Energy Update: Barrier to Cheap Fuel Cells Broken in Calgary

I know it is April 1 and the traditional day for publishing a nonsense or “non-science” article.

But this is not one of them. So no April Fools.

Two chemistry professors, Curtis Berlinguette and Simon Trudel, at the University of Calgary have published a paper in the journal Science in the last week in which they describe their discovery, a low-cost catalyst that can split water into hydrogen and oxygen. The catalyst contains a combination of iron, cobalt and nickel which when exposed to a light source decomposes the water into its base components.

The professors have formed a new start up company, FireWater Fuel, to commercialize their invention. On their website they tell the story of the value of hydrogen as an energy source, that is, a single kilogram of hydrogen contains three times the energy of an equivalent amount of gasoline. So it makes sense to be looking at hydrogen even though up until now the cost of releasing that energy has always been prohibitive.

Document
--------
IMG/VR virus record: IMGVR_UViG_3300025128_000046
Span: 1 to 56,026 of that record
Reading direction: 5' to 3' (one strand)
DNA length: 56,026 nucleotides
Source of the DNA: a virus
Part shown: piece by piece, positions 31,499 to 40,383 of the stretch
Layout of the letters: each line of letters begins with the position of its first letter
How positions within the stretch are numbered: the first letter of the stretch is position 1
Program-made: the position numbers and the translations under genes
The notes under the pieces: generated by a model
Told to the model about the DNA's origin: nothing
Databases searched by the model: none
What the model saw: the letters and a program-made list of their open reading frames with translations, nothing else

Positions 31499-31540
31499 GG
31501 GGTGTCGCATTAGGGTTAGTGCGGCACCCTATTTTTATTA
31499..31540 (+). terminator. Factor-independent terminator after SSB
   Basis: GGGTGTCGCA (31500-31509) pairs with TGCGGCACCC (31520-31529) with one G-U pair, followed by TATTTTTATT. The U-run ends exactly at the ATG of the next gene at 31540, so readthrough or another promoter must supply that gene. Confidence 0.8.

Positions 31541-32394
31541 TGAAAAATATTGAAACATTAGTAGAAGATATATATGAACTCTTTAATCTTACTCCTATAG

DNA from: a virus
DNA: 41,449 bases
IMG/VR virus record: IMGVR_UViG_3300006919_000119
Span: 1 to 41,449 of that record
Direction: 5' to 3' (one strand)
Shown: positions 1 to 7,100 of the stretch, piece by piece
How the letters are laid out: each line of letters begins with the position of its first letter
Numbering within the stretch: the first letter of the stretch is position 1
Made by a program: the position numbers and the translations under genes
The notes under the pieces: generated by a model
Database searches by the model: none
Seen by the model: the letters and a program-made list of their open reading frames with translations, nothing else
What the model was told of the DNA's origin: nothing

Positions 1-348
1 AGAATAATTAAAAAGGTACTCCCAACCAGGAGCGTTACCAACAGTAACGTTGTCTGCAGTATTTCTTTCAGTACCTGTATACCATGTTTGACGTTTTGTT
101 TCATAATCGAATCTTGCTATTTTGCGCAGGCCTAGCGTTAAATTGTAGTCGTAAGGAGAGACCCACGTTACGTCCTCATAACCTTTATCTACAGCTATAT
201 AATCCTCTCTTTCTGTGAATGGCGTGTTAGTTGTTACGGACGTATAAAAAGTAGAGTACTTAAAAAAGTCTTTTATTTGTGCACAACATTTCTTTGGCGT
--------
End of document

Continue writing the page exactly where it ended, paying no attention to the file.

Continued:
That’s why FireWater’s invention is so significant. The catalyst is cheap to produce and has significant potential for use in many different applications.

Initially the company intends to produce an electrolyzer that generates hydrogen for energy storage that when combined with wind farms or solar power arrays will provide storage to support continuous energy production when the wind doesn’t blow or the Sun doesn’t shine.

FireWater also sees its technology as useful for inexpensive hydrogen fuel cells in electric vehicles.

It can also be used to convert sequestered CO2 into liquid fuels.